Waitlisted For Your Top College Choice What’s Next?

Waitlisted For Your Top College Choice

You had hoped the admissions process would be over by now, but you have been waitlisted for your top college choice. What do you do now?

33% of colleges and universities use waitlists. These lists are effectively the colleges’ back up plans. They have a number in mind of how many freshmen they want to admit. The colleges also know that not all students will accept their invitations to join their student bodies. So the waitlists are there to fill the gap.

Approximately 10% of student s who apply to a college with a waitlist will wind up on the list. Out of those 10%, 20% of them will get off the waitlist and get into the college.

So here’s your first lesson about being waitlisted. Unfortunately, the odds are stacked against you. You only have a 1 in 5 chance of getting off that waitlist. So if you’re serious about and you really want to get into that school, then you better do some work to improve your chances.

1. The student makes all contact with the college.

First things first… Mom and Dad need to stay out of this process. Here’s a bit of trivia for you…

Out of all the communication that a typical admissions office receives:

  • 85% comes from parents of prospective students
  • 10% comes from high school guidance counselors
  • 5% comes from the students themselves

Only 5% of all communication comes from the students! Do you realize that one of the most effective ways for your student to stand out amongst the thousands of applicants is to be one of the very few students who contact the admissions department themselves? This is the first key to getting off the waitlist. The student should be making all the contact with the college.

2. Decide whether or not to pursue the waitlisted school or schools.

This is an important step, and can easily get overlooked, so answer this big question now.  Take stock and determine if you really want to remain on the waitlist. Is the school that much more desirable than their second or third choice which has already admitted them? Do you want to hang on to the chance they would get in? Since most of the financial resources will have long before been allocated and history shows you are not likely to get a generous award.  If lowering the out of pocket cost is important, it’s worth taking a serious look if you should take the money being offered by one of the other schools.

3. What’s your backup plan?

Third… You and your student need to formulate their backup plan. Remember, only 20% of students get off the waitlist. Also keep in mind that most colleges require you to make a yes or no decision by May 1st. There is a very high likelihood that you will not hear anything about getting off the waitlist until July or August. So you must have a backup plan.

Pick one of the other schools you have already been accepted to, hopefully one with a generous financial aid offer, and send in your confirmation and deposits. You need to pursue your backup plan school as if you will be there in the fall. Then if your first choice school comes through and you get off the waitlist; you can let your backup know and change course. Of course, you have to be willing to give up your deposits at the backup school.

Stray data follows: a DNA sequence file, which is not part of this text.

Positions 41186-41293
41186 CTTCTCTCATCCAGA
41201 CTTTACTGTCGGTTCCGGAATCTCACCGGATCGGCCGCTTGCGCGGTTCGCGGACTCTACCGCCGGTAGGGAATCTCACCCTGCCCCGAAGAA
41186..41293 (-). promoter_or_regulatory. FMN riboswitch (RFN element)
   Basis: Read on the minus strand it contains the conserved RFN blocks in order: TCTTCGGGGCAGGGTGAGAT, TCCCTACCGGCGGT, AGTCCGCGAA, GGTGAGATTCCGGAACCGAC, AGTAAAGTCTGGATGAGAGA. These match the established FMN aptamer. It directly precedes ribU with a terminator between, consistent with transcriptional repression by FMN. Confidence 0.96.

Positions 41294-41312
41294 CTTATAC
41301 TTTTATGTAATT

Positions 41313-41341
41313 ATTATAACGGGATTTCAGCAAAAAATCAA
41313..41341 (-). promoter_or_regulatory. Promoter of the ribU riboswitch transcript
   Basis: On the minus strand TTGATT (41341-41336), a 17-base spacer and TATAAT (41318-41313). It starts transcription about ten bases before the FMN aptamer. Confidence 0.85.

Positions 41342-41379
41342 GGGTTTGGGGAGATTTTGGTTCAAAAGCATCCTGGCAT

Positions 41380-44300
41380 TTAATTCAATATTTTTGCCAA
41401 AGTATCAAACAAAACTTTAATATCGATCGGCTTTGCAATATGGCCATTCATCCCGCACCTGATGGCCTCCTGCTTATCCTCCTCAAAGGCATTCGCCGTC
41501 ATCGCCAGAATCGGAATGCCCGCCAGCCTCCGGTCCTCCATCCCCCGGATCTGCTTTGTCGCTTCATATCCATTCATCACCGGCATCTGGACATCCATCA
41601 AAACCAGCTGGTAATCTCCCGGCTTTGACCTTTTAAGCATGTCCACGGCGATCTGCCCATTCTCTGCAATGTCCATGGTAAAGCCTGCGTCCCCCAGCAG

Do not pass up this step. You must have a backup plan. Don’t start telling yourself, “well that doesn’t seem fair to my backup school.”

4. Contact the Admissions office

Fourth… You need to contact the admissions office directly (you being the student). Ask them why you were waitlisted. Was there something missing? Were your ACT or SAT scores just a little too low? Were they looking for more leadership? Find out as many details about the admissions decision that you can without being a pest. Find out who the admissions representative is who has your file.

Now send them a letter reiterating your interest in going to their school. List what you like about their school. Is the location, the staff, its history, your experience at a campus visit. You need to present yourself as someone who is knowledgeable and a good fit for their university.

5. Follow up with the College

Fifth… You need to be following up with the college as you are able to provide them with important information which will cast you in a good light and help them make their decisions. Here are some good reasons to contact your admissions rep and update them:

  • Your ACT or SAT score went up measurably
  • Your GPA has improved
  • You have just received a school or community award.

This is not the time to Twitter your admissions counselor to death. They don’t care who you went to prom with. They don’t care that you’re going on a really cool senior trip. And they don’t care that your group won the high school battle of the bands.

You want to provide them relevant information.

6. Don’t Obsess over the Waitlist

If you’ve put together a well thought out admissions plan, you should have several other schools who have already accepted you. You are just as likely to have a great college experience at those schools as you are at your first choice school. So don’t worry about it. Get on with the rest of your Senior year and have some fun!

If you would like a complimentary financial aid evaluation, please contact our office.

2018 FAFSA Filing Is Approaching, What You Need To Know

2018 FAFSA Filing

The 2018 FAFSA filing is approaching here is what you need to know. Like for the current academic year, families can file the Free Application For Federal Student Aid (FAFSA) as early as Oct. 1 (instead of Jan. 1 as families have done in the past) for the upcoming 2018 -19 school year.